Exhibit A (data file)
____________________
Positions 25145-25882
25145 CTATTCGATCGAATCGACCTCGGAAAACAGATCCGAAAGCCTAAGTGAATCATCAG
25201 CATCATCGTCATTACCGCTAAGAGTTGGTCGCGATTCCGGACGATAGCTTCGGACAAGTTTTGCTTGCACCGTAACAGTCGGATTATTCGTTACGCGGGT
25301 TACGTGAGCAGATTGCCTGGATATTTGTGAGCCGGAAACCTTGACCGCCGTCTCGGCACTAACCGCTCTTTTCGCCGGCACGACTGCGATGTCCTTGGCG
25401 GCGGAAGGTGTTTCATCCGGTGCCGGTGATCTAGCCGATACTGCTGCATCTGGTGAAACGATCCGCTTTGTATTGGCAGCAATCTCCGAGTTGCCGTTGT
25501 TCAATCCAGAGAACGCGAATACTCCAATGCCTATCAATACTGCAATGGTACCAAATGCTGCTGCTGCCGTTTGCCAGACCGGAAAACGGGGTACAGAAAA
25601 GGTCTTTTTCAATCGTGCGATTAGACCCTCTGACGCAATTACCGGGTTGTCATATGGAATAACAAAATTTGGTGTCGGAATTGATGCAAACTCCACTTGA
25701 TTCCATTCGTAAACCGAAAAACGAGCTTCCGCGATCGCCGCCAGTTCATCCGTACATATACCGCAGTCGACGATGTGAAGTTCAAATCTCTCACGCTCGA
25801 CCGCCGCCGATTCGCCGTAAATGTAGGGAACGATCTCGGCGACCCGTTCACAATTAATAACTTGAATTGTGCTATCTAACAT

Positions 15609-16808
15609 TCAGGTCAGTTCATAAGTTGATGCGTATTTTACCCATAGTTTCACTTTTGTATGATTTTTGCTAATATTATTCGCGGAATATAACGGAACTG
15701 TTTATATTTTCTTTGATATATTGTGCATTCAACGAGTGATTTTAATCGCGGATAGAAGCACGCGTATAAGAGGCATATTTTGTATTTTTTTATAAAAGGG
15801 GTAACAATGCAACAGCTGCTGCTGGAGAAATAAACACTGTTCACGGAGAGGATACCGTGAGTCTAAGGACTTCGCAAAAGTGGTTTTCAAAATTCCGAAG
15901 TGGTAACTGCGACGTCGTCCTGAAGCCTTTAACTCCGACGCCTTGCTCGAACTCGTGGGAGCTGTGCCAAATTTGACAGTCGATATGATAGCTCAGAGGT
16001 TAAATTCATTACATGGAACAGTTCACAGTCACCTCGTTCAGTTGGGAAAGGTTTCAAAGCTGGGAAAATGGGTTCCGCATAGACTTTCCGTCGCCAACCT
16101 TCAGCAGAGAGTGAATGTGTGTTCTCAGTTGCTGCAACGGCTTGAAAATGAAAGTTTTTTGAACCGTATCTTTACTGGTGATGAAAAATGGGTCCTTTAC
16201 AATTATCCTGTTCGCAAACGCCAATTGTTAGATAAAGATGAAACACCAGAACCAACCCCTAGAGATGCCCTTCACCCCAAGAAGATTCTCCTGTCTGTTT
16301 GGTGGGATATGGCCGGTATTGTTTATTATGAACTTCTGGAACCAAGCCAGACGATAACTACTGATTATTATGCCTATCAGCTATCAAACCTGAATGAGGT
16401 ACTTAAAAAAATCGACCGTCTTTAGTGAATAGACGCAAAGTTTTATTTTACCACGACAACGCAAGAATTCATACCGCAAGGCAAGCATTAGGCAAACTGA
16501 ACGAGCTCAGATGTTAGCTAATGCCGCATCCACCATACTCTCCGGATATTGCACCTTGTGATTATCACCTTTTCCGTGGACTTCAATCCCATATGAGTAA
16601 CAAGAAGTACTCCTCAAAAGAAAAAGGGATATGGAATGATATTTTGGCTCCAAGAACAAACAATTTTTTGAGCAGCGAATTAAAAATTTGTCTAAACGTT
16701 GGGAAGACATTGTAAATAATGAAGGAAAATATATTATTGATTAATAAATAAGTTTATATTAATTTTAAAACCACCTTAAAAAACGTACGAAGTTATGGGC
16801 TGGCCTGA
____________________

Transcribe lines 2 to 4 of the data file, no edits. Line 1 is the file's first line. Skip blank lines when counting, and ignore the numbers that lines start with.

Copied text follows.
25145 CTATTCGATCGAATCGACCTCGGAAAACAGATCCGAAAGCCTAAGTGAATCATCAG
25201 CATCATCGTCATTACCGCTAAGAGTTGGTCGCGATTCCGGACGATAGCTTCGGACAAGTTTTGCTTGCACCGTAACAGTCGGATTATTCGTTACGCGGGT
25301 TACGTGAGCAGATTGCCTGGATATTTGTGAGCCGGAAACCTTGACCGCCGTCTCGGCACTAACCGCTCTTTTCGCCGGCACGACTGCGATGTCCTTGGCG